What does everyone think about women who are nurses, doctors, etc wearing a niqab to work? Is it impractical, or does it not make a difference?

And how do you feel about France wanting to ban the niqab? Is it their right? Or is it an infringement on the rights of their Muslim citizens?


36 thoughts on “France and the Burqa…Again

  1. I know a lot of little kids who love wearing hijab young because it means they get to look like their moms. Heck, my ex-roommate's 2 year old niece got into my scarf drawer and tried playing dress up because she thought it was fun. It's not necessarily pressure, it could just be that they like it.Doctors, nurses, engineers, anyone…Wearing niqaab isn't the all out evil people make it. France will alienate its citizens and oppress niqaabis if they do the ban.And as a note, the opinions you presented seem to have forgotten the whole religious purpose behind both hijab and niqaab, what with one being named in the Qur'an and the other being documented well in the Sunnah…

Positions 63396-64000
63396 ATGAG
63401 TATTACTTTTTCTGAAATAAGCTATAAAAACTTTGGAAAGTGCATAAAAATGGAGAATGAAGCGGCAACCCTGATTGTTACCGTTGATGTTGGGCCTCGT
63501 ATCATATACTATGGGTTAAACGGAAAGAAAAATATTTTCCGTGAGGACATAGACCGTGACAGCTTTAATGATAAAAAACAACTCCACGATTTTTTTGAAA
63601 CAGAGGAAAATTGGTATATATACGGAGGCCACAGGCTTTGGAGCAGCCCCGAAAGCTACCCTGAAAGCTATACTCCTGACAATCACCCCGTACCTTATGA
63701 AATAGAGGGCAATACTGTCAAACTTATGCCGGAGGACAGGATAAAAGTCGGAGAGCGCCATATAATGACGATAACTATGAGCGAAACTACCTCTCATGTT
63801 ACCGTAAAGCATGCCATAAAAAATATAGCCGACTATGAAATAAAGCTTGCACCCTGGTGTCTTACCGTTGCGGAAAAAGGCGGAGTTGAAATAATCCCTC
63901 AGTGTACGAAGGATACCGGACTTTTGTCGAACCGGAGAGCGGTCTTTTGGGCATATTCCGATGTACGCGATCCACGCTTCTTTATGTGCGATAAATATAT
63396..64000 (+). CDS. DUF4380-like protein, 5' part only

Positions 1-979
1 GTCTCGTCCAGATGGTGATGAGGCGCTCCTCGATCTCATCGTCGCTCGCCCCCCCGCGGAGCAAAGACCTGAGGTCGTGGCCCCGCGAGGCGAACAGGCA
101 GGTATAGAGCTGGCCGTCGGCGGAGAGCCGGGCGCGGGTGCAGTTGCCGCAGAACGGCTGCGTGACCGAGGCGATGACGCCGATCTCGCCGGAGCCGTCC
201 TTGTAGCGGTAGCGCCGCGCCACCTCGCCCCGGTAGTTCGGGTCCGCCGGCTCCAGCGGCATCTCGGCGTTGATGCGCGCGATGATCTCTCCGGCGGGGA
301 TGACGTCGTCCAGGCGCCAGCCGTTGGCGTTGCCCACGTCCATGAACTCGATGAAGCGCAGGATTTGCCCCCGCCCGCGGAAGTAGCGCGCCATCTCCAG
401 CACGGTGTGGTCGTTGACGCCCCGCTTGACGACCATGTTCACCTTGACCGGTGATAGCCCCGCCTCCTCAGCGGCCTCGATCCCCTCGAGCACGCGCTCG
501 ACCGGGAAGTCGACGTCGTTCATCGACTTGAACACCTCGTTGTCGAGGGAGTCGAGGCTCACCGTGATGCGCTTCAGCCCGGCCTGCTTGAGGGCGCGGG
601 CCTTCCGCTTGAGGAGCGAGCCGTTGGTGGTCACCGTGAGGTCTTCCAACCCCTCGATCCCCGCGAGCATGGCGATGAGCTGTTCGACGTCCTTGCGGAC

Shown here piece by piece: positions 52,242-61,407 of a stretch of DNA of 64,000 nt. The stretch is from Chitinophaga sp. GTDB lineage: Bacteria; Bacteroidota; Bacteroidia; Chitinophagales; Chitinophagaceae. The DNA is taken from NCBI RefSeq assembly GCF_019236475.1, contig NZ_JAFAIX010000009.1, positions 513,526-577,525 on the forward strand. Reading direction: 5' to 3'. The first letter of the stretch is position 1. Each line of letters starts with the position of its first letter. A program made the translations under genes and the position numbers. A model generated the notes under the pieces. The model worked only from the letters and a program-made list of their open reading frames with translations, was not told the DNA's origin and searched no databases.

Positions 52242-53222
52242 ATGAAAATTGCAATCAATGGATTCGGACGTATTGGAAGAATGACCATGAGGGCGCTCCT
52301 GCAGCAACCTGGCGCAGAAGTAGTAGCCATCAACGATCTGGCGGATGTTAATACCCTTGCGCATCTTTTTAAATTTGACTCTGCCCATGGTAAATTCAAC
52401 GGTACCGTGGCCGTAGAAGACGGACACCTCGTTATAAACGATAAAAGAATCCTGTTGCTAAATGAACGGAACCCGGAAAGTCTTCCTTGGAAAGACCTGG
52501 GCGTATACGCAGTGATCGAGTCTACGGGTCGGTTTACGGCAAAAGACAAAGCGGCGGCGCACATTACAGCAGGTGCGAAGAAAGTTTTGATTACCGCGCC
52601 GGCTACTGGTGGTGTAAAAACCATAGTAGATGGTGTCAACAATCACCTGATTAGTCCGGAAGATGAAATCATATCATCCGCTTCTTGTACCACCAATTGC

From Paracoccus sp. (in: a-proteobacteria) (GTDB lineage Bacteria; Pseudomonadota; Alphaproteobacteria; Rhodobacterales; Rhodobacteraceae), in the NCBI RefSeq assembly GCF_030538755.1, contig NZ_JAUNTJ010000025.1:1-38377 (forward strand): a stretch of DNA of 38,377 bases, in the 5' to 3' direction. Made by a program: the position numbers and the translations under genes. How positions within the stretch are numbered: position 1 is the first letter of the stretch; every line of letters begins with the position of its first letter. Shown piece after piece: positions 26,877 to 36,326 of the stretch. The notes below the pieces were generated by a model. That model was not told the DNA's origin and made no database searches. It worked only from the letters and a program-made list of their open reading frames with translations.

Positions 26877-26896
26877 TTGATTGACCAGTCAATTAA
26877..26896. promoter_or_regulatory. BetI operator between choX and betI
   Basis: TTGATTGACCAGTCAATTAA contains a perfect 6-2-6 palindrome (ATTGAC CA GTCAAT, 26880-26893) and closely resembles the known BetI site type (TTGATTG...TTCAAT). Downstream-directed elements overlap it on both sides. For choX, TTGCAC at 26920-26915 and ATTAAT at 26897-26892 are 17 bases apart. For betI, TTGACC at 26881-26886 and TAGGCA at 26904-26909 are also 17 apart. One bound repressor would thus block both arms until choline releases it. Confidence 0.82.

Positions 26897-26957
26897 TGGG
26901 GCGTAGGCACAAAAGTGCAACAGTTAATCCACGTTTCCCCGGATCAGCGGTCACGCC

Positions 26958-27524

2. Re the opinions, I got them from a webpage where the discussion was about the political nature of the veil/niqab, which is probably why they didn't cite religion. The debate is about whether France should allow it in the public sphere, not whether it is Islamic or not – that's a whole other debate. Whether France should take into consideration if the veil/niqab are Islamic is another question. I don't think it matters to them that some Muslims see it as a requirement. And this is probably why the opinions I presented do not bring up religion.

  3. I don't think that a country has the right to bad the niqab outright on the streets. As for certain professions, the niqab can be somewhat of a barrier. I am comfortable with niqab overall, but think that it can make communication hard in certain work environments. For example, I think that schoolteachers who wear niqab should have to remove it while in the classroom so that students can see their facial expressions. I don't see the aspect of pressure for young girls. Young girls typically want to wear hijab because they see their mothers and aunts wearing it around them. Little girls that are around 5-10 years old will often wear hijab, but take it off to play. It is not pushed in the communities even where niqab is more common.